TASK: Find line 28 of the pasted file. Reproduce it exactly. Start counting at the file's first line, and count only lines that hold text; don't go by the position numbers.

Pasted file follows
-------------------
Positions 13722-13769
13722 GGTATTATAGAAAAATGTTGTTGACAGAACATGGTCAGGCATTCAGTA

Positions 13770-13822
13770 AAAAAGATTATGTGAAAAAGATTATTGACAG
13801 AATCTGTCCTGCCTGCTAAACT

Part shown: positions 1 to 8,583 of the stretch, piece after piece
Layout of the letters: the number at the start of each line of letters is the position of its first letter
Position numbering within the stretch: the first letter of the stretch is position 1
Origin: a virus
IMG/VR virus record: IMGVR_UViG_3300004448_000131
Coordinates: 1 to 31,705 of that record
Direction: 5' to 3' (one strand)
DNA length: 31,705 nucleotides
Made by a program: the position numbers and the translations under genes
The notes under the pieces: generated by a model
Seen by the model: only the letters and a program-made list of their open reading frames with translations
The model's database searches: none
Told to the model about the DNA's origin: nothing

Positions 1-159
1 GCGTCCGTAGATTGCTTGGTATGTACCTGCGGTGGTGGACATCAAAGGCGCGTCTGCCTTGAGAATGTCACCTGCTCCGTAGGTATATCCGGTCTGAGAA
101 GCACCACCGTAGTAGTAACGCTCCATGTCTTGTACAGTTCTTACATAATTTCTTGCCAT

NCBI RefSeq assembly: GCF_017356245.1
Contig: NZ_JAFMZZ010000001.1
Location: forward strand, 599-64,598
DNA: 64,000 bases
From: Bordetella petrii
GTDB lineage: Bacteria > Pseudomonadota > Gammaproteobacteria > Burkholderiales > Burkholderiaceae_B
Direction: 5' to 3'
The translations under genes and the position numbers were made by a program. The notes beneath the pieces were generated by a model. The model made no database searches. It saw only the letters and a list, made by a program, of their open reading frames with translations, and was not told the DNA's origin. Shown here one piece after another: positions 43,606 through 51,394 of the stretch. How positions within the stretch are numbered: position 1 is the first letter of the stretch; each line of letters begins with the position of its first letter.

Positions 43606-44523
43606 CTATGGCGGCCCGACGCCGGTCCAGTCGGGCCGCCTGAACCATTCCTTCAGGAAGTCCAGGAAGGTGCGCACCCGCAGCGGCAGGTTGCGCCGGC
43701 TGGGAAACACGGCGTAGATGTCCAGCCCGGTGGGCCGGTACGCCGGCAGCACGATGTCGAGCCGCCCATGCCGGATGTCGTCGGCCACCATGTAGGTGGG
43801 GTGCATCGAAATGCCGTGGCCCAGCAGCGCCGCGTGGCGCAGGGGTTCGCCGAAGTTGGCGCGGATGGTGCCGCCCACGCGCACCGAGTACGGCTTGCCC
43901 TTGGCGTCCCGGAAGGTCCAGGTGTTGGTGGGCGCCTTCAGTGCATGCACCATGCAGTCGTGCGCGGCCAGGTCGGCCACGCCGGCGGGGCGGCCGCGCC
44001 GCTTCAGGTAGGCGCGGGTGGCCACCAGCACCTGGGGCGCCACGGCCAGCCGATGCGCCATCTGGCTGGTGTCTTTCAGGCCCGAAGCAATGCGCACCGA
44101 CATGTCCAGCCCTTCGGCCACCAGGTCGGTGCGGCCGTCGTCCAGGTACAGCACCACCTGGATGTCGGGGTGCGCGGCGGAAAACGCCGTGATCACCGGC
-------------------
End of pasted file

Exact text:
Direction: 5' to 3'